Dave suggests scheduling time, just as you would s doctor’s appointment. Make that time a priority and stick to it.
Maureen also points out that you do not need huge blocks of time to write. She suggests squeezing in time whenever you find it.
And Meg says it is important to know what will work best for you.
“If you’re a morning person, get up early and write. If you’re a night person, try to sneak in a few pages of writing at night,” she suggests. I have even written during my lunch.”
Like many newbies, I always claimed I didn’t have the time. But then the pandemic hit, and I had a lot more time. So I had to come up with a new excuse. I couldn’t get my creative juices flowing.
And the pandemic seemed to stunt Meg’s creativity too. She ended up turning to writing prompts to get her started again and has made it her goal to write at least once a week.
For Maureen, inspiration happens everywhere. She observes, listens and imagines all of the time. The biggest issue for her is finding the time to develop the ideas she comes up with.
Dave is inspired by stories he hears on NPR, or even through friends.
And when writer’s block hits, he advises that you step away and work on something else.
“I often have three or four artistic projects going at once. My best script ideas hit me while driving or doing household chores,” says Dave. “ I immediately hit the record button on the phone’s voice app and blurt it out in one steady stream. When I sit down again to write, I listen to all the ideas and pick out the best.”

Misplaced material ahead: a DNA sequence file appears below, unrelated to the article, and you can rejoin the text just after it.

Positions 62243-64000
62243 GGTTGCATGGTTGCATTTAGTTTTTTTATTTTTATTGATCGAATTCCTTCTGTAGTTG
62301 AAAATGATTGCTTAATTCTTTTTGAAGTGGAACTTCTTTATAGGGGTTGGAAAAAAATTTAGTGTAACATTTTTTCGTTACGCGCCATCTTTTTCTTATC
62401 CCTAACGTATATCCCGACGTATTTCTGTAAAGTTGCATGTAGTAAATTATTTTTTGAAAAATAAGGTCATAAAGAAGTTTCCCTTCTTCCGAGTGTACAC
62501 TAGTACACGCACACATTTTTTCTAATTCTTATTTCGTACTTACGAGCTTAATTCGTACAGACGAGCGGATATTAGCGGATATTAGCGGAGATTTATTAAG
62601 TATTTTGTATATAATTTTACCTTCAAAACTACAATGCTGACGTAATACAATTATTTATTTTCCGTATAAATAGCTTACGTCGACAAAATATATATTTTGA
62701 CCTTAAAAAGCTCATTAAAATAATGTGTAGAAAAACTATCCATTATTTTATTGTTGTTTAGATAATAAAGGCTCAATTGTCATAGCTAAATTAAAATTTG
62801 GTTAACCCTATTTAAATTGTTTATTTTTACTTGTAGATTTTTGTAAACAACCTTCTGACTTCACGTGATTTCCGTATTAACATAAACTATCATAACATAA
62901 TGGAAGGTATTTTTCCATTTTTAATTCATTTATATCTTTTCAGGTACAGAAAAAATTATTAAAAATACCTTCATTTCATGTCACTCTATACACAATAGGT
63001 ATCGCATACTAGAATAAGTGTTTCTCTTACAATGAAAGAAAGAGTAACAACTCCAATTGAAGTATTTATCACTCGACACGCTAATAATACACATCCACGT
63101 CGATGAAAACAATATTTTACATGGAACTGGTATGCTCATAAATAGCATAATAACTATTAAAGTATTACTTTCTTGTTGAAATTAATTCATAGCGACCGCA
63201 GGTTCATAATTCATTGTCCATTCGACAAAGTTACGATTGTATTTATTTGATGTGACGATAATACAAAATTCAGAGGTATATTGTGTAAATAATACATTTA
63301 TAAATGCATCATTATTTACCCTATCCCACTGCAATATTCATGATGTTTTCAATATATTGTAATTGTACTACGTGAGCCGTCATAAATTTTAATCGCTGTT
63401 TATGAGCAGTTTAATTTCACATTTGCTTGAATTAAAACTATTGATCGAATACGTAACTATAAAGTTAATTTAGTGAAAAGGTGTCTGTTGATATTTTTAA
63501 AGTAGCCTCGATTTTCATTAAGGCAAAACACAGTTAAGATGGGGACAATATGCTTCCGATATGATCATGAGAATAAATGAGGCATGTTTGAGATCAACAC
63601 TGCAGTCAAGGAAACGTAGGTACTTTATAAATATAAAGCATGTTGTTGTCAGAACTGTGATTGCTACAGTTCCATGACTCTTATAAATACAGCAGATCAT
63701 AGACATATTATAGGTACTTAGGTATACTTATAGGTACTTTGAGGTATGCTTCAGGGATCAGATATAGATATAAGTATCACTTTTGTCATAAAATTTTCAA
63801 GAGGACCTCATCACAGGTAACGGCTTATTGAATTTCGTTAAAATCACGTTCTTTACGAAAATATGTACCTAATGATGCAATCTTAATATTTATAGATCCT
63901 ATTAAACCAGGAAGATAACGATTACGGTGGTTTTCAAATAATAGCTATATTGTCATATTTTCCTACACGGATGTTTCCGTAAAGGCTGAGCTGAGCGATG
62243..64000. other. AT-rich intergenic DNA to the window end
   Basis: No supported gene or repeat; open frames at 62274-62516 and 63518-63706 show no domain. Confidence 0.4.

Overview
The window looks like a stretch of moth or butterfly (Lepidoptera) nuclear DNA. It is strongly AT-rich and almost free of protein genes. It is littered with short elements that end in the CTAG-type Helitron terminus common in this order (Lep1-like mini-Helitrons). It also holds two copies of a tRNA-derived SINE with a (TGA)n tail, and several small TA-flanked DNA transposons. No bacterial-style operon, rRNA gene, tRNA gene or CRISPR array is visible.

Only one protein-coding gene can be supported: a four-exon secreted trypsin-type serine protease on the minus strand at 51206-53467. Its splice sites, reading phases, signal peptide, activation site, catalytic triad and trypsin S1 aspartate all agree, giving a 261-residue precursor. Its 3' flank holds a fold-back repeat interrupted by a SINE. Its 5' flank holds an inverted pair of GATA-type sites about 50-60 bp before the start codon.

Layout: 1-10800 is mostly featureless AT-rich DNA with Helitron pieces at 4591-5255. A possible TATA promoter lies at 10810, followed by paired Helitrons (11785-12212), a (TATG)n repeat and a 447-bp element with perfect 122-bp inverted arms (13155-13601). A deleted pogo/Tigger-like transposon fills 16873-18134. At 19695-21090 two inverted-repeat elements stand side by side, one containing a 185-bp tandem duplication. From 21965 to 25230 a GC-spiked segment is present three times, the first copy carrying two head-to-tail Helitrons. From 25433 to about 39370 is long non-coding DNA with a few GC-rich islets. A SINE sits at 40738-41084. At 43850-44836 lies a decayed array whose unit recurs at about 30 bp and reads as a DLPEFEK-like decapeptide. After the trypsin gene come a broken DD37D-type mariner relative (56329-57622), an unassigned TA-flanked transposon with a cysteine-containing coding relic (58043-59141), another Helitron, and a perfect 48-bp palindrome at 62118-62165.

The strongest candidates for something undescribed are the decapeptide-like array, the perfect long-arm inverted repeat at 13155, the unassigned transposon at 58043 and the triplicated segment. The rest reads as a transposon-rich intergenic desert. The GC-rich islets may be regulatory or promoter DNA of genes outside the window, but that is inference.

Meg once told me, before I started a script, that to get started writing, I have to just start writing. She said I shouldn’t expect my first script to be good, but I will never get better until I get through that experience.
With my lowered expectations, I was able to finish a script. And it wasn’t nearly as bad as I thought it would be!
After you finish your first script what do you do with it?
Personally, I sent mine in to a One Acts Fest. It did not get selected but I did get useful feedback to create a better second draft.
But that is part of the process for a writer just starting out. Maureen said that if she could go back in time to give herself advice in the beginning she would tell herself to “learn how to take constructive criticism earlier. I’m fine with it now, but as a beginning writer, I was sensitive. Everyone is going to have an opinion. Take everything in, but take it all with a grain of salt. Not every bit of feedback is useful, or fits your intentions for your play.”
And Dave says that while it is important to get other eyes on your script, but be selective at first.
“Don’t be so quick to spread around your work to everyone you know as soon as you have a first draft. Find reader’s groups, or get a group together to read it out loud, then work on what didn’t quite sound right,” says Dave. “There are so many wonderful groups in the area, and they are hungry for new scripts to peek at. Many of them have actual actors among them so you get an interpretation, instead of just a critique at the end.“
Rosedale Community Players has a script writing group that will resume meeting when things get closer to normal that does just that. The group is composed of both readers and actors (many of us are both) and we provide encouragement and guidance for script writers both new and seasoned.
So to be a writer, all you really have to do is to start writing. What are you waiting for?